Incredibly enough, it appears that the MMC has received no documentation from Desai and Bennett beyond two sentences in the original letter of complaint against Lunny alleging error by the National Academy of Sciences. As in the case of the Indian Trader, where WNPA received insider information and participated in the investigation, NPS has consistently given information to friendly local factions such as Bennett of the Sierra Club and his supporters before releasing it to the public.
In the most blatant recent case, Amy Trainer of the West Marin Environmental Action Committee released the latest version of the NPS/Becker paper alleging seal harm to the local press before the Marine Mammal Commission had even received it! It appears that the NPS even withheld this paper from the DOI solicitor investigating scientific misconduct. This repeats the pattern with the 2006 Sheltered Wilderness report, handed out to the public by Gordon Bennett of the Sierra Club, documented in the IG report.
In addition, with every critique of the Park Service, their supporters in the local environmental movement launch highly inaccurate broadsides, run misleading public surveys gathering signatures based on fabricated claims that the oyster ‘factory’ is killing seals, has wiped out the eelgrass and imported non-native species. They then send their calls-to-action to some 50 plus national environmental groups, most of whom take the claims at face value, thus totally distorting the public debate. A recent survey by the Marin Independent Journal, which serves all of Marin, showed that the local populous, who are considerably more aware of the tactics of Bennett and EAC’s Amy Trainer, voted 90% in favor of the oyster farm continuing to operate, whereas the majority of national public comments appeared to stem from ‘click-the-button’ e-mail responses to the false claims against the oyster company.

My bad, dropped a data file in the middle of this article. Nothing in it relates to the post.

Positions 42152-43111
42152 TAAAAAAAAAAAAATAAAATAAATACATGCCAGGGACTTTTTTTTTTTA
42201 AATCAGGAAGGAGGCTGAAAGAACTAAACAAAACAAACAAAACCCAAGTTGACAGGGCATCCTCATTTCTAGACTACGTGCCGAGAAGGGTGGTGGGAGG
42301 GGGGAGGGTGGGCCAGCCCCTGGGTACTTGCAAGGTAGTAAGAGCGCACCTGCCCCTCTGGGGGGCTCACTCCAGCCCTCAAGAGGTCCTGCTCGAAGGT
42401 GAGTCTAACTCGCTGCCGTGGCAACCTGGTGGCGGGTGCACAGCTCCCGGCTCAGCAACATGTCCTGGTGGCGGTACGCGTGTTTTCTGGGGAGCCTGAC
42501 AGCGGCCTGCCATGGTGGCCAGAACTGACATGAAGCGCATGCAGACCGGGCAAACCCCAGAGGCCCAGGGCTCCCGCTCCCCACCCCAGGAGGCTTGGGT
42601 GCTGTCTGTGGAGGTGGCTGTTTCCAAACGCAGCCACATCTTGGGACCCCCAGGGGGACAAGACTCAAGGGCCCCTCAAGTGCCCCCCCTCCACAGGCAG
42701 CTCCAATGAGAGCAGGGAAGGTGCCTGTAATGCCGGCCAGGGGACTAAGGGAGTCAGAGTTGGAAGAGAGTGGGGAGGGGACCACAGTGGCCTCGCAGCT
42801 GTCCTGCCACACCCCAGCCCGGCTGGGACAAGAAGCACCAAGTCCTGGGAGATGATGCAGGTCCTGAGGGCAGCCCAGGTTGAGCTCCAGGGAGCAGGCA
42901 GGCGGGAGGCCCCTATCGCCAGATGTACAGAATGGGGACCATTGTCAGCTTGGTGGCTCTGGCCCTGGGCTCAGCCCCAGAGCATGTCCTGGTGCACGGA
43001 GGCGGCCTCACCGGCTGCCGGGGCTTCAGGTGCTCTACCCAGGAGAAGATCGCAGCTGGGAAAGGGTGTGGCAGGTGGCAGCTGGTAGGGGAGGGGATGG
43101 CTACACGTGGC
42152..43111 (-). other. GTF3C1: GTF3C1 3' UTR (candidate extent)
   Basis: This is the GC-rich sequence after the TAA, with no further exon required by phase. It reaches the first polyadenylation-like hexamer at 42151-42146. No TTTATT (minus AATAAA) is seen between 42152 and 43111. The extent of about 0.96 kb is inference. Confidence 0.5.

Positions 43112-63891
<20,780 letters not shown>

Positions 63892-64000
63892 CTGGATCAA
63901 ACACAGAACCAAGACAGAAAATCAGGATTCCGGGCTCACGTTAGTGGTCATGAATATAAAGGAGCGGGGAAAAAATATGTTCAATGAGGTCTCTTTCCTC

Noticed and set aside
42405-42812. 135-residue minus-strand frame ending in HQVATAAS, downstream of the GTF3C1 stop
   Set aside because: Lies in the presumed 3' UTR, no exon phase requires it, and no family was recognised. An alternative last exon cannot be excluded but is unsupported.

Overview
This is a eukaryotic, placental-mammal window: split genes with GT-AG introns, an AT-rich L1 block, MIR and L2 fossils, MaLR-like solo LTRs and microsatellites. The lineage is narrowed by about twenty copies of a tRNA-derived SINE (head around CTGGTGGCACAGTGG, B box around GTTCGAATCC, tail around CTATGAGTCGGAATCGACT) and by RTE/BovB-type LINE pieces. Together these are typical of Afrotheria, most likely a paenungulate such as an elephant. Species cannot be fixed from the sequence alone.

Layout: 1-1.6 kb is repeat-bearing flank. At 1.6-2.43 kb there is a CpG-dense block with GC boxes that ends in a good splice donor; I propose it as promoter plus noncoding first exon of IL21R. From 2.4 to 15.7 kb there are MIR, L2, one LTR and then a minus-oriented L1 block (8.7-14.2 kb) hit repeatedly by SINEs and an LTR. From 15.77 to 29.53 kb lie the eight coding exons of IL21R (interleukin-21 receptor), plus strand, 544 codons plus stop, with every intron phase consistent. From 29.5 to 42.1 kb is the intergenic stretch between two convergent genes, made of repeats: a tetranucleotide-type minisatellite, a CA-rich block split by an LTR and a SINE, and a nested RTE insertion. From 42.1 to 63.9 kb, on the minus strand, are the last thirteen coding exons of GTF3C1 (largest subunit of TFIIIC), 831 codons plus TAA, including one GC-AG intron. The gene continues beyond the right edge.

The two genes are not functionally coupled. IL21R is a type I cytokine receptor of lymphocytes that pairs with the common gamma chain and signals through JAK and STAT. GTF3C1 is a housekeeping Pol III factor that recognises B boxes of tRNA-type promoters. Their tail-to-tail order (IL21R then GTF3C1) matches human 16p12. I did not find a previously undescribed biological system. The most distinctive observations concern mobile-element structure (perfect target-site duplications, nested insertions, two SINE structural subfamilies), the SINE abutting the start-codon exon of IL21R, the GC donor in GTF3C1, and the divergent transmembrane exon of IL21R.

However, what is most striking in both the case of the Hubble Trading Post and the Drake’s Bay Oyster Company is the stunning unresponsiveness of the NPS to outside authority, be it Department of the Interior, or even Congress. Berkowitz, discussing ethics and values in the NPS, quotes DOI Inspector General Devaney in his 2003 testimony to congress on failure to implement mandated reforms: “Mr. Chairman and members of the committee, I have served in Federal Government for a little over 32 years. I have never seen an organization more unwilling to accept constructive criticism or embrace new ideas than the National Park Service. Their culture is to fight fiercely to protect the status quo and reject any idea that is not their own.” There is no more perfect example of this than the just-released NPS Environmental Impact Statement on Drakes Estero. (Remember that just a few years ago, the same Park Superintendent signed a negative declaration on rebuilding the Johnson oyster, i.e. no EIS necessary.) The Park Service has never accepted the critique of its first document, the 2006 Sheltered Wilderness report withdrawn when Senator Feinstein stated that the scientific errors must be corrected.
Now, five years and several million public dollars later, we have findings by the Inspector General that NPS scientists deliberately misled the public, NAS findings that the NPS had failed to demonstrate their claims of harm from oyster operations and had exaggerated and misrepresented their science, DOI solicitors’ findings that NPS officials and scientists violated NPS’ Code on scientific and scholarly conduct, and an upcoming report from the Marine Mammal Commission.
So, what’s in the new Environmental Impact Statement? With the boldfaced lie about oysters being the main source of sediment being removed, the NPS simply says “We’re right and everyone else is wrong,” and thumbs its nose at Congress, the DOI Inspector General and the National Academy of Sciences and all scientific criticism. The EIS, prepared by the same NPS staff members, merely restates the false claims of the long-discredited Sheltered Wilderness report, which they themselves fabricated.